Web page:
A Place All Their Own in the Jewish Kaleidoscope
In the Jewish kaleidoscope, they occupy a place all their own. The followers of the Lubavitcher rebbe, with their strict emphasis on Halacha, or traditional rabbinic law, are certainly not part of the more liberal branches of Judaism, even if, paradoxically, they appear to be most comfortable operating among those adherents. But they are not quite part of the traditional world either, not even the chasidic world. Unlike the other sects that revere a dynastic rebbe, they single-mindedly devote much of their energy to turning other Jews toward a more forceful observance of Jewish life, proselytizing in aggressive ways that sometimes repel others within their own Orthodox circles.
With a worldwide empire operating at a combined budget of close to $1 billion and an army of thousands of emissaries, they have been able to make inroads in exclusive bastions like Hollywood, Congress and the White House that the other branches must envy. Yet, they seem perpetually on the verge of fragmenting, unable to pick a new leader, roiled by a conflict over impassioned messianic beliefs, accused by outsiders of espousing virtually a Christian theology in believing, as many Lubavitch do, that their dead rebbe, Rabbi Menachem Mendel Schneerson, will soon return to Earth.
What then is one to make of them? Sue Fishkoff’s book, “The Rebbe’s Army: Inside the World of Chabad-Lubavitch,” is as well-reported an account as we have had on this fascinating group. While not as intimate nor as quietly lyrical as Lis Harris’s “Holy Days” (Summit Books), the 1985 book that studied Lubavitch life in Crown Heights through the prism of a single Lubavitch family, Fishkoff’s book is far more ambitious. She has traveled across the country and assembled a vivid and often entertaining portrait of the most characteristic members of the Lubavitch chasidim – the shlichim, or missionaries, who try to persuade those who are Jews by birth to reconnect with Jewish observance. (Though Fishkoff uses the Israeli Hebrew term shlichim, Lubavitchers themselves use the parallel term from medieval rabbinic Hebrew, shluchim.) In the process, she impresses us with the growing power and influence of what even two decades ago many Jews considered a sweet but trivial oddity.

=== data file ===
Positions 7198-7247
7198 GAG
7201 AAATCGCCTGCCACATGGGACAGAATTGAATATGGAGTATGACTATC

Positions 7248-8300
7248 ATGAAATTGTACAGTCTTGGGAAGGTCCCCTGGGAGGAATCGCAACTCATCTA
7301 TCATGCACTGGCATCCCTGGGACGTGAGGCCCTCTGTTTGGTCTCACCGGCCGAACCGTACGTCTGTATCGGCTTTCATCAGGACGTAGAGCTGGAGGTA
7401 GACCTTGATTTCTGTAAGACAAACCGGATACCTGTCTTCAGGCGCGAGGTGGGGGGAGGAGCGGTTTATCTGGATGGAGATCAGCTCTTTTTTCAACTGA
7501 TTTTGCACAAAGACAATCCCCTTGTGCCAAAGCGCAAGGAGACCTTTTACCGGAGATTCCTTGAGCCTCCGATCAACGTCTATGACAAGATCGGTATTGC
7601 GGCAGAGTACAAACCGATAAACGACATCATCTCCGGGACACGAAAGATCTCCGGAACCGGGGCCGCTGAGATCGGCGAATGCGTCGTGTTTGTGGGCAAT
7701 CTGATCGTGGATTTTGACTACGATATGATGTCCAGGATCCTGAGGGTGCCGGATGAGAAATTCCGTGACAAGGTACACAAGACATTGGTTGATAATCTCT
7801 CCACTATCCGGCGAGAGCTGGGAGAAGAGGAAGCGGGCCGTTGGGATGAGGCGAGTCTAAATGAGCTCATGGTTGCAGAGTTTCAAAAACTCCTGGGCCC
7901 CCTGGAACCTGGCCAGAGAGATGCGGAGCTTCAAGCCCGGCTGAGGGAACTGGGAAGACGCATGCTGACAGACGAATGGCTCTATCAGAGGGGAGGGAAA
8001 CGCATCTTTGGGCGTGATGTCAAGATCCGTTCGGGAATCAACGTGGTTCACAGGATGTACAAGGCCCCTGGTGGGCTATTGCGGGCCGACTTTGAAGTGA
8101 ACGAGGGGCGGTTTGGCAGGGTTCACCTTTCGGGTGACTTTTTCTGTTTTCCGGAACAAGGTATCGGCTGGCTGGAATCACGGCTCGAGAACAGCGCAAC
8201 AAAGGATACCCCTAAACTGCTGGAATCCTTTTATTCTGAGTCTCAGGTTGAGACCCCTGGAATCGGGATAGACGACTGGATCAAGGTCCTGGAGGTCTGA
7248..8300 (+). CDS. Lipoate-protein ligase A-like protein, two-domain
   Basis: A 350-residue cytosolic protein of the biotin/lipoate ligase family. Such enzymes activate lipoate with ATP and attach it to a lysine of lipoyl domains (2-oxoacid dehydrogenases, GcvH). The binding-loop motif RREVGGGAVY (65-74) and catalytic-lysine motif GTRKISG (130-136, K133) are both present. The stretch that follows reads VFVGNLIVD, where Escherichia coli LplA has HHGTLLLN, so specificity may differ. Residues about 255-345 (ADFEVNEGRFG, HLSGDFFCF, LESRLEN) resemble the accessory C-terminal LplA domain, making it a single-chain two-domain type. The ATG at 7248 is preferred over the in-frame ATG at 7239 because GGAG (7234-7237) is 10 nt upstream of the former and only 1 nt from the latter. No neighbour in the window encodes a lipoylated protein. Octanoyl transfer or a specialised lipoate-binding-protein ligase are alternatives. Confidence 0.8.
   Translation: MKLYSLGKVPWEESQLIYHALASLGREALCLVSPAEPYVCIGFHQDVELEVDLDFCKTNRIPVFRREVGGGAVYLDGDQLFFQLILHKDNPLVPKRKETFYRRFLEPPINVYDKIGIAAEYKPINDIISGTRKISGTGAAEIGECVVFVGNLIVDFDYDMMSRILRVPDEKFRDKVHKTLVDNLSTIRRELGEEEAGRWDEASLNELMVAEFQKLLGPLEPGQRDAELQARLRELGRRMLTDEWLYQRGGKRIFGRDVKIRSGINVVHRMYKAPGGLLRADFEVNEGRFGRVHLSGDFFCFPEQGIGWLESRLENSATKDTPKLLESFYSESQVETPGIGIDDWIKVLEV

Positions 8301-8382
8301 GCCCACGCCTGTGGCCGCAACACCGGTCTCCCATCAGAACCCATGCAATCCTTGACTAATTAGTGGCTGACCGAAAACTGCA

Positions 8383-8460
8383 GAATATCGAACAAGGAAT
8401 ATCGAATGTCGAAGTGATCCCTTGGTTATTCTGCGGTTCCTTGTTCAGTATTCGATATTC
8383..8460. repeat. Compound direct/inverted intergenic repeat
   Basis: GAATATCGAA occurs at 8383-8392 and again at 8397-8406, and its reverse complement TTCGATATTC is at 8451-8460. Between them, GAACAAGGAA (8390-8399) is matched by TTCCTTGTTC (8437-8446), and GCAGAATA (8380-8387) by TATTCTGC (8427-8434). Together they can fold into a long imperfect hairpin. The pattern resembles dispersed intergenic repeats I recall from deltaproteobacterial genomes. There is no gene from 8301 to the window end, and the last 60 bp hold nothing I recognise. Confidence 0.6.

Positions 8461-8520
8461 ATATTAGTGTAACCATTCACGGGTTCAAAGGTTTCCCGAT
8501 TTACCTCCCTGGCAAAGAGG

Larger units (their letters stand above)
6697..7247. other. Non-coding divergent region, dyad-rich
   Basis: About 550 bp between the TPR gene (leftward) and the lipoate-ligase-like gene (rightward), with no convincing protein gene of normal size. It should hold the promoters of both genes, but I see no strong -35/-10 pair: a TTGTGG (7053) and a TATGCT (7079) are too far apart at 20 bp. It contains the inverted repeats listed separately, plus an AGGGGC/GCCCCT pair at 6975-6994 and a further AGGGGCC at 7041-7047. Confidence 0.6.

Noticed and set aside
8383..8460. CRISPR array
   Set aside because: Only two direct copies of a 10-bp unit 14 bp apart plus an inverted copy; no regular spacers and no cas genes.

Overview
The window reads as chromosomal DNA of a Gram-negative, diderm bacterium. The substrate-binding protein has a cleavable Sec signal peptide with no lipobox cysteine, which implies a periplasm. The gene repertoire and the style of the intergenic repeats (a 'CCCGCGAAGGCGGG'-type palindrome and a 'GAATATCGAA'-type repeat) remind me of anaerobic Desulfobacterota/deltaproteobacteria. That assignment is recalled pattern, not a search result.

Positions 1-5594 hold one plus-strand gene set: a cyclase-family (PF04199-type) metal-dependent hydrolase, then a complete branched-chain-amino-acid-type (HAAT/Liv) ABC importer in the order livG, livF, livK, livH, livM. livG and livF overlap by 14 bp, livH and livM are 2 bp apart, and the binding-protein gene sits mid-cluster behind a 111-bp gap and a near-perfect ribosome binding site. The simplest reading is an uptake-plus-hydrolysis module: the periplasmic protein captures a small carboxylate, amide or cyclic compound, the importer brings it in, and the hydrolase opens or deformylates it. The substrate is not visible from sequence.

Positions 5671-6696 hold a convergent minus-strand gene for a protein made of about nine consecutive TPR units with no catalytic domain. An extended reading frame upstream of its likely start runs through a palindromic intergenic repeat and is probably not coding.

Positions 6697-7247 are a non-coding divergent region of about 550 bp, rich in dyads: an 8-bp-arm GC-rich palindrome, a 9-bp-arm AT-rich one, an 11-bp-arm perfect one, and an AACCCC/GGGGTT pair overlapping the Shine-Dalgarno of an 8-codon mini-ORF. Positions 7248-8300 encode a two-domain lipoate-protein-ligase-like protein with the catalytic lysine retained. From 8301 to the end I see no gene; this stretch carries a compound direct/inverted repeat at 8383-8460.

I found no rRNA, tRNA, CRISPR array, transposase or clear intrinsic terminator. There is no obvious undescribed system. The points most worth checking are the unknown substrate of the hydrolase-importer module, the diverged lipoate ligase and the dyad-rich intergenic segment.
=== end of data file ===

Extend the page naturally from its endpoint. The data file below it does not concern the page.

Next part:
Fishkoff takes us along to Portland, Ore., where the Lubavitch emissary says Jews are more responsive than those in New York to being buttonholed and having tefillin wrapped around their arms. “It’s more of an exotic whim, like trying out a hula hoop,” he explains. She describes how this emissary approaches an unkempt man with a heavy-metal band T-shirt and persuades him to put on tefillin. This contact with Judaism after so many years of spiritual exile leaves the man with tears in his eyes.
She takes us to some of the 41 campuses where Chabad has houses and brings to animated life the role the shlichim play in the lives of lonely college students far from home. She journeys to Alaska, a state that has 3,000 Jews and just one rabbi, and where in the summer Shabbat begins in the early afternoon and ends in the wee hours of Sunday morning. There, she enchants us with the restless fervor of Yossi Greenberg, who hops on small planes and drives a ramshackle station wagon across the sprawling state to perform weddings, teach bar mitzvah boys and raise money to support his Chabad house. In one of the more touching vignettes in the book, she takes us to a jail where Chabad tries to get the Jewish inmates to put on tefillin.
Along the way, she shows us how paradoxically cutting edge the Lubavitch are. A sholiach in Illinois pays for market research surveys and mailing lists to analyze the Jewish people he’ll be dealing with and find if they’re likely to provide the funds he’ll need to keep his mission alive. Chabad emissaries hold telethons with Hollywood stars like Jon Voight, win the financial support of such tycoons as Ronald Lauder and Ronald Perelman and such entertainment moguls as Bob Dylan and film producer Jerry Weintraub. In the most revealing parts, she shows us how a Chabad teacher calculatingly uses New Age language to persuade nonobservant women to dip in the mikvah once a month.